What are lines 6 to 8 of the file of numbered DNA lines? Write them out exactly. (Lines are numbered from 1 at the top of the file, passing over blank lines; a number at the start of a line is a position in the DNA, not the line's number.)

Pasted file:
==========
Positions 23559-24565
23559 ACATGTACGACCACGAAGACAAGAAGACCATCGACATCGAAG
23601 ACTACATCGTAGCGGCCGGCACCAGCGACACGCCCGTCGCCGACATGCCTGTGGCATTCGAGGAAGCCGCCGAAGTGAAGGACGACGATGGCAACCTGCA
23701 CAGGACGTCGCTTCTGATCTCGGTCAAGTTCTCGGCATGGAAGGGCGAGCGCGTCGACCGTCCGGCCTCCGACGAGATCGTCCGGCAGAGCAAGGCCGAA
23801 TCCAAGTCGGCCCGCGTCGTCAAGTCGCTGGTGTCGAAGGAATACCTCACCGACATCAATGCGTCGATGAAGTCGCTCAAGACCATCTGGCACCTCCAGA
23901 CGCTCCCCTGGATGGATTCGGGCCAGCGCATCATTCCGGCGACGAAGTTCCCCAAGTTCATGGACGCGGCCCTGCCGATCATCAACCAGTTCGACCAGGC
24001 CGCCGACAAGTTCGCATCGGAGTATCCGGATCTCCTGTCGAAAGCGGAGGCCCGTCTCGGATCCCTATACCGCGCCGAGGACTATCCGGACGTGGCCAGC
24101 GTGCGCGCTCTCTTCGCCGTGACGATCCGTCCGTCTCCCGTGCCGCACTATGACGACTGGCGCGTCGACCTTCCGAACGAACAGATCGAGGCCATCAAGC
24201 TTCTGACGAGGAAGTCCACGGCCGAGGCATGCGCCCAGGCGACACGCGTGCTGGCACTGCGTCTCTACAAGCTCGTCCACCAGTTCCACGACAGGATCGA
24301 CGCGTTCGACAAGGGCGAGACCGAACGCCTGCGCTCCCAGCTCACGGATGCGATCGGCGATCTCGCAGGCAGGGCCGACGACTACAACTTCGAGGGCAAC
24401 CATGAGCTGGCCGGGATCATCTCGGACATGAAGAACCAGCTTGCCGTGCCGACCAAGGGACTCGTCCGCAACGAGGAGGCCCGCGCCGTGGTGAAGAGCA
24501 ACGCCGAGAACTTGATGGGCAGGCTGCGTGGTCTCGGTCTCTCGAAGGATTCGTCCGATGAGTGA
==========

23901 CGCTCCCCTGGATGGATTCGGGCCAGCGCATCATTCCGGCGACGAAGTTCCCCAAGTTCATGGACGCGGCCCTGCCGATCATCAACCAGTTCGACCAGGC
24001 CGCCGACAAGTTCGCATCGGAGTATCCGGATCTCCTGTCGAAAGCGGAGGCCCGTCTCGGATCCCTATACCGCGCCGAGGACTATCCGGACGTGGCCAGC
24101 GTGCGCGCTCTCTTCGCCGTGACGATCCGTCCGTCTCCCGTGCCGCACTATGACGACTGGCGCGTCGACCTTCCGAACGAACAGATCGAGGCCATCAAGC